Greece has long insisted that the Former Yugoslav Republic of Macedonia (FYROM) using simply the name "Republic of Macedonia" to describe itself is not acceptable as that would constitute a monopolisation of the term and encourage the territorial aspirations for the wider geographical region of Macedonia, aspirations which FYROM has exhibited since it gained independence in 1991.
The first constitution promulgated by FYROM included a clause which said the "Macedonian" state had the right to intervene on behalf of "Macedonians" in neighbouring countries
- In 1992 a banknote featuring the White Tower of Thessaloniki, capital of Greek Macedonia, was approved by the government but never circulated due to the outcry in Greece
- In 2007 Skopje Airport was renamed "Alexander the Great Airport"
- Various government websites refer to the geographical parts of Macedonia belonging to Bulgaria and Greece as "Occupied Macedonia"
- A common theme at the rallies of ruling nationalist VMRO-DPMNE party are maps of 'Greater Macedonia'
- in February 2008 Prime Minister Nikola Gruevski was photographed laying a wreath at the tomb of a 19th century revolutionary and a map of "United Macedonia" (see above picture accompanying this article)
An interesting case in point is the recent controversy in the United States when the Absolut Vodka company which, in keeping with it's advertising theme about ideal situations, ran an advertisment in Mexico featuring a map of 'Greater Mexico' encompassing Texas, California and most the western United States.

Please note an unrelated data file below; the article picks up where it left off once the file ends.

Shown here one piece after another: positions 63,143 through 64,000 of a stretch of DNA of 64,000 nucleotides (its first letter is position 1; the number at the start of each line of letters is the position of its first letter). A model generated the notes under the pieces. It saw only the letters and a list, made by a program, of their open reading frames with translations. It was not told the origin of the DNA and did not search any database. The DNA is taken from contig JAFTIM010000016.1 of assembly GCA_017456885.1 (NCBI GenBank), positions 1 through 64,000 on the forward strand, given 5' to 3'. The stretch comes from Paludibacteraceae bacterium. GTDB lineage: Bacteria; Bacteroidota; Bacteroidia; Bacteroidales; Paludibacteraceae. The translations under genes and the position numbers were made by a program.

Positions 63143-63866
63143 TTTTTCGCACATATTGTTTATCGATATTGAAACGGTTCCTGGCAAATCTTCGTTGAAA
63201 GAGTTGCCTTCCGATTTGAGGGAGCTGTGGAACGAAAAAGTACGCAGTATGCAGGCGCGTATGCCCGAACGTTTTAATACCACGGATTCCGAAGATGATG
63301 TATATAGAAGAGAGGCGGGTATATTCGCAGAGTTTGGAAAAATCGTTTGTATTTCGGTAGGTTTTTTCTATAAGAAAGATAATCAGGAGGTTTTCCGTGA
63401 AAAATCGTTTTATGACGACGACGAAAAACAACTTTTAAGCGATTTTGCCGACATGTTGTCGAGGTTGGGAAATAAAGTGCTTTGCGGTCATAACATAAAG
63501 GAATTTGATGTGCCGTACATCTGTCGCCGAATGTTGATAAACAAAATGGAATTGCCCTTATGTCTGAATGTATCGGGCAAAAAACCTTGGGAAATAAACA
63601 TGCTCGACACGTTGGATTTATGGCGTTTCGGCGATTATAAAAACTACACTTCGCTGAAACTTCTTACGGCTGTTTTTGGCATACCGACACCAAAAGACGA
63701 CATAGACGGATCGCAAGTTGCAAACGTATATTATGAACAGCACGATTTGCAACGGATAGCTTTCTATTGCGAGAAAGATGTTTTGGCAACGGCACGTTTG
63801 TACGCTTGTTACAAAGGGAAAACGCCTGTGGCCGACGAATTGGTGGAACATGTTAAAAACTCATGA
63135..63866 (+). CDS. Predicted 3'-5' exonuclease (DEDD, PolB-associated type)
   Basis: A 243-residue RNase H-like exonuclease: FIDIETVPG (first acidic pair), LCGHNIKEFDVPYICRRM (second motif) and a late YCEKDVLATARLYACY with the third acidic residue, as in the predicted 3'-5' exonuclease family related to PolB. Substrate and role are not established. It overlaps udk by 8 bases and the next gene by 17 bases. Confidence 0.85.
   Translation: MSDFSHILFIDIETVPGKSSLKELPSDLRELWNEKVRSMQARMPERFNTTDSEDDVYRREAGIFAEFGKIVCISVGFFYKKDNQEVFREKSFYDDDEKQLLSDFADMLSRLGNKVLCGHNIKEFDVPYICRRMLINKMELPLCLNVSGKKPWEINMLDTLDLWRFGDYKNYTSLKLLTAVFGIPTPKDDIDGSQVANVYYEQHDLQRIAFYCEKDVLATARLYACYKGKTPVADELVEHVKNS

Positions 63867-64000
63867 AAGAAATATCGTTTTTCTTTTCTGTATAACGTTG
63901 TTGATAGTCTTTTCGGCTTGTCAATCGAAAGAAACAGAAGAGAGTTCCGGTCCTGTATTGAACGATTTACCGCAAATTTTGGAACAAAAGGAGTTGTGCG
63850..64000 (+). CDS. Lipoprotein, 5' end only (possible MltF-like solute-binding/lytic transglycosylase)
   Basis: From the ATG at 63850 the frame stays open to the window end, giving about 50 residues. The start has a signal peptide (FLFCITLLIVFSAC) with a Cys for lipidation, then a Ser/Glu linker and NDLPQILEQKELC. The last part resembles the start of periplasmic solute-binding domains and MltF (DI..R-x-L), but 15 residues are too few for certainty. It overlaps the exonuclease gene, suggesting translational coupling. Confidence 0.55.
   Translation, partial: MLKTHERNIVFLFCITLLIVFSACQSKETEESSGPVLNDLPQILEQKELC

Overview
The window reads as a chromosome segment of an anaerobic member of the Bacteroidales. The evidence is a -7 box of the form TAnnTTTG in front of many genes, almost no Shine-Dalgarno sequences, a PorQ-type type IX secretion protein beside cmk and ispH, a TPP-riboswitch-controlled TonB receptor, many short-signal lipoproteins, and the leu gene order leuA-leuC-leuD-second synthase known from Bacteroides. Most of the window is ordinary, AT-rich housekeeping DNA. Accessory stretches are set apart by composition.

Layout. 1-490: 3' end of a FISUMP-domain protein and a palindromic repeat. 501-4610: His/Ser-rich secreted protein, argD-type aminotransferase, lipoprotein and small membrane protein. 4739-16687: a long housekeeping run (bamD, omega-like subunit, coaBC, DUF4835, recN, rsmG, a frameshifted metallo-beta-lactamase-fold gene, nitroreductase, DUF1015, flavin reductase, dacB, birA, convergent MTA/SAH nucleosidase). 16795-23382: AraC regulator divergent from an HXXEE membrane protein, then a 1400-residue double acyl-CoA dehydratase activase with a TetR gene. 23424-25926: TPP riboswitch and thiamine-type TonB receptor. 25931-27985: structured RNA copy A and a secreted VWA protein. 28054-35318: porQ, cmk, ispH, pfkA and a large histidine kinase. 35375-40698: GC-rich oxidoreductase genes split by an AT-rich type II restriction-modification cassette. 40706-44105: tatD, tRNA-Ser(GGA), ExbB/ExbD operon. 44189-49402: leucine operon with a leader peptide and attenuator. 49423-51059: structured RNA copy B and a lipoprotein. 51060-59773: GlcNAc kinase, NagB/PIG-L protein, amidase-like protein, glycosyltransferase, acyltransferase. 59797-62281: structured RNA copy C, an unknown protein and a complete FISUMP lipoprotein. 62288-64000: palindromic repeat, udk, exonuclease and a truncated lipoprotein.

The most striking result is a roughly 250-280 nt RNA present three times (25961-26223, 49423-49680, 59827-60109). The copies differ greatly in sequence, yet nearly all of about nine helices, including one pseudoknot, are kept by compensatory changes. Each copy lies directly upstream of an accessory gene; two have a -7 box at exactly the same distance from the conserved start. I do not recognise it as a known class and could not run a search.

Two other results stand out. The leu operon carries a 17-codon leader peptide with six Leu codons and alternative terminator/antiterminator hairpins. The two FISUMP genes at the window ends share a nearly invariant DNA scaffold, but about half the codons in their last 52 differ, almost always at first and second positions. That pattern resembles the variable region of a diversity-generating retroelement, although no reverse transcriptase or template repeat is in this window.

The map shows Mexico's borders as they were prior to 1848 and the Mexican-American war of that year.
This is relevant given that while Absolut Vodka's people can claim the map is merely a historical one, current Prime Minister Nikola Gruevski and successive governments of FYROM which have promoted 'Greater Macedonia' cannot claim the same given no such state with those borders existed historically. The idea of a 'United Macedonia' has its beginnings in 1944 when the communist dictator of Yugoslavia, Josip Tito, renamed the southernmost Yugoslav constituent republic the "Socialist Republic of Macedonia" and went to great lengths to promote the idea of a "Macedonian" nationality.
Nonetheless the offending ad was withdrawn after a barage of complaints from U.S citizens and condemnations by politicians.
The next question is which case of territorial irredentism is more serious: a risque ad by a vodka company which was a poor attempt at humour; or a series of hostile provocations and indications of territorial aspirations against neighbours Greece and Bulgaria from an official governement level in the Former Yugoslav Republic of Macedonia?
Irredentist behaviour towards Greece has been taught in FYROM classrooms and shoved in the face of Greeks for nearly two decades now. Greece has a legitimate argument when it says this sort of behaviour threatens peace and the often tenuous security situation in the Balkans.
Links to news articles about the Absolut Vodka 'Greater Mexico' ad:
California in Mexico? Absolut-ly - Brisbane Times
Absolut apologizes for Mexican vodka ad - LA Times
Youtube video from a Greek user expressing his displeasure of the double standards between the Vodka ad and official irredentism in FYROM